At Ahu Tongariki, Easter Island
|Who I am||Education||Professional Experience||Publication||Extras||Curriculum Vitae||Contact||Experiments|
My first task was to build a Hadoop and HBase cluster to process Big Data (news, blogs, Tweets). Then I taught myself to write MapReduce codes for text analysis. This changed the way my team process text data, from dealing several tens of thousand documents on a few separate machines to systematically analyzing millions of documents per day on a cluster and saving the results to a distributed database. Then I worked on Named Entity Recognition module and Event Extraction module, while simultaneously studying machine learning techniques. I also developed solvers for Binary SVM, Structural SVM, One-class SVM, Ranking SVM in C++ and Java.Project Participation
During the internship, I explored the potential of applying deep learning methods to health care problems, specifically predicting the future heart failure diagnosis. Applying stacked de-noising auto encoders to heart failure prediction enabled sophisticated analysis of the relation between patient features and heart failure diagnosis. Furthermore, through the combination of the word embedding technique and recurrent neural networks, I was able to improve the heart failure prediction performance from 0.81 AUC to 0.86 AUC. This work was published in JAMIA.Internship at Research, Development and Dissemination (RD&D), Sutter Health, California, May 2016 - August 2016
In my second internship at Sutter Health, I focused on developing interpretable deep learning models for predictive healthcare. Specifically, using the neural attention mechanism combined with RNN and MLP, I was able to design a sequence prediction model RETAIN that demonstrated similar AUC as RNN but completely interpretable; the model allowed precise calculation of how much each diagnosis/medication/procedure in the past visits contributed to the final prediction.Research Internship at DeepMind, London, U.K., Feb 2017 - May 2017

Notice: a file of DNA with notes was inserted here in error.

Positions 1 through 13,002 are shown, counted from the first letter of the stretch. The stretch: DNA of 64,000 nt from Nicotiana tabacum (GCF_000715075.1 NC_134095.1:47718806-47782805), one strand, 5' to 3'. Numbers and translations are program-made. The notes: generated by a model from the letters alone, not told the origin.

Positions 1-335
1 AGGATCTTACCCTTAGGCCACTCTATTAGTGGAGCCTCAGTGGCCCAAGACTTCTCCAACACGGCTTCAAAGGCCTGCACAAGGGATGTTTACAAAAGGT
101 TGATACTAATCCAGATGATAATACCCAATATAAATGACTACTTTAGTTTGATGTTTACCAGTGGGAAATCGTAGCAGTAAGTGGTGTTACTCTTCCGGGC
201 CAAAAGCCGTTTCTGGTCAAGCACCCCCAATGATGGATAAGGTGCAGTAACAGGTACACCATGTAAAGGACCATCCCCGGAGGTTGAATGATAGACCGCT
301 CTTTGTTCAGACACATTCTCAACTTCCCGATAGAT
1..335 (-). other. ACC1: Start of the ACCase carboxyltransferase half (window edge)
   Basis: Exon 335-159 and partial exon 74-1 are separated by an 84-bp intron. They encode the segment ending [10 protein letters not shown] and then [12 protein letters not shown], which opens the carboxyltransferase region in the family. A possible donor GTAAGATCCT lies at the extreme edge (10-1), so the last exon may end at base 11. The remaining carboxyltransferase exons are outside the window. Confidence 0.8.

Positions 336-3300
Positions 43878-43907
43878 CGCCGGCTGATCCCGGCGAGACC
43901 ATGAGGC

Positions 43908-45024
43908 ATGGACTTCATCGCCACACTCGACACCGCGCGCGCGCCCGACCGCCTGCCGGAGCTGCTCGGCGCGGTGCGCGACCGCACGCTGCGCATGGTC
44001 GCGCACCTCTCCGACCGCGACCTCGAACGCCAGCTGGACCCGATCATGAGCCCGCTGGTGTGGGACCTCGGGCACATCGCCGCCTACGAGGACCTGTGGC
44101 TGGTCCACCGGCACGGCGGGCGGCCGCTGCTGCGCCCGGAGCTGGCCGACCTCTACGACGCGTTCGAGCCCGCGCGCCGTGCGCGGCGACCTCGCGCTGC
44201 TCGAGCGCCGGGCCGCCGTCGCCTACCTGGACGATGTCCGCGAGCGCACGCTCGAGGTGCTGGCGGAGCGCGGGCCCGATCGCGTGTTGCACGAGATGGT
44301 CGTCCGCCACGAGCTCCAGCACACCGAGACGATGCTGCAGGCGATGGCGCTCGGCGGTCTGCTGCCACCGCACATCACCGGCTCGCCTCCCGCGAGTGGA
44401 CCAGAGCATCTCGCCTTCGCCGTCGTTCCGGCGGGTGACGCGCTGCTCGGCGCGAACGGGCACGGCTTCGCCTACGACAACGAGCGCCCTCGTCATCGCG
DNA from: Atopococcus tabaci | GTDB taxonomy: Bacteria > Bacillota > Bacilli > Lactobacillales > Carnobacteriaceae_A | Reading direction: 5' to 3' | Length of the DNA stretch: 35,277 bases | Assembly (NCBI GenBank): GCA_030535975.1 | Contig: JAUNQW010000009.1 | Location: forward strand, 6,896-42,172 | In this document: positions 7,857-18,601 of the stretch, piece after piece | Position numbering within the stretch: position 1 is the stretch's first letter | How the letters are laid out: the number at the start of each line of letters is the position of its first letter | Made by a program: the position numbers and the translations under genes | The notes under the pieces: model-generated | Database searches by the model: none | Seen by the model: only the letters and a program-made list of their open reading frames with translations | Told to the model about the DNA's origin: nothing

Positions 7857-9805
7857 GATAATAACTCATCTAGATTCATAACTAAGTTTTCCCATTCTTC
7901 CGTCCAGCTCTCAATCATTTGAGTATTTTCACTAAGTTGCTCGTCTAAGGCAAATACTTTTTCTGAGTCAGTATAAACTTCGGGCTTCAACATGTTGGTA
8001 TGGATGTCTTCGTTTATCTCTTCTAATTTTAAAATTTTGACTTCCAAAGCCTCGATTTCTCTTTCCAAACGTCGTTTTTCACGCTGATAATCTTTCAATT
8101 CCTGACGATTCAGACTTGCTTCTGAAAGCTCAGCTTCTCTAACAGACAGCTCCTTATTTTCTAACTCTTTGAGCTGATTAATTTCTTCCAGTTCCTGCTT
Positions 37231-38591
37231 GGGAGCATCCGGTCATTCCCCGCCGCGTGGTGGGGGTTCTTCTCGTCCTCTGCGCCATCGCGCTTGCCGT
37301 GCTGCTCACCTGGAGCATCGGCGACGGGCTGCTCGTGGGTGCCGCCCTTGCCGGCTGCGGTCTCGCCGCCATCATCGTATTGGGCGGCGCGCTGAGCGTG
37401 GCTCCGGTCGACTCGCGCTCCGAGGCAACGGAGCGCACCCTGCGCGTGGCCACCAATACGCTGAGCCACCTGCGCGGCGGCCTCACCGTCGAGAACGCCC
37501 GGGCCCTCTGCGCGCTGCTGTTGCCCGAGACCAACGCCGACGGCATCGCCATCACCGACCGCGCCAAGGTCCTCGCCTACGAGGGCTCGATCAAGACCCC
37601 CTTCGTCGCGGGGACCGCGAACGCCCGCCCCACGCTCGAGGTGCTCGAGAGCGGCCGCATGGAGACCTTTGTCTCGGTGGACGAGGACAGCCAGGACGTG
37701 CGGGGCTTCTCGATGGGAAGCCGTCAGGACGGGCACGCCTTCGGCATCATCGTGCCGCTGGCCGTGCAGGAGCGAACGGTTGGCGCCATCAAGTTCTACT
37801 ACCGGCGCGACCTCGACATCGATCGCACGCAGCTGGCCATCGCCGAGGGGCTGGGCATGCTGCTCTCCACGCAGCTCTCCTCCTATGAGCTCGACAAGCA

My first project was to train an embodied agent to find out the heaviest object in a virtual environment. This was an extended work of "Which is heavier?" experiment from Learning to Perform Physics Experiments via Deep Reinforcement Learning (Denil et al. ICLR 2017). The agent was equipped with a hammer to probe the objects, and a positive reward was given when the hammer was in contact with the heaviest object (hence the project name Pinata). The agent successfully learned to interact with the objects and stick to the heaviest one (example video 1, example video 2). My second project was related to language and communication.Research Internship at Google Research, Mountain View, California, May 2017 - Aug 2017
I was a member of the project team named FluidNets. The objective was to automatically learn the structure of neural networks given some resource constraint (e.g. number of parameters, number of FLOPs), using various regularization methods.
This is an extended work of "Which is heavier?" experiment from Learning to Perform Physics Experiments via Deep Reinforcement Learning (Denil et al. ICLR 2017).
Object densities are shown at the bottom right.
|Agent trained with 15-second episodes.||Agent trained with 50-second episodes
(time ticks 3 times faster, hence the video length 16 seconds)
The embedding matrix codeEmb.npy has the shape 27523 by 200. Each row is a specific medical concept (diagnosis code, medication code or procedure code) represented by a 200 dimensional vector. int2str.p is a Python dictionary that maps the dimension number of the embedding matrix to the string code of the medical concept. For example the first dimension of codeEmb.npy can be mapped to a string code "D_401.9". The first letter of the string code could be D, R, or P which respectively stand for diagnosis, medication and procedure. str2desc.p is a Python dictionary that maps the string code to the actual description of the medical concept. For example, the string code "D_401.9" is mapped to the string description "Unspecified essential hypertension".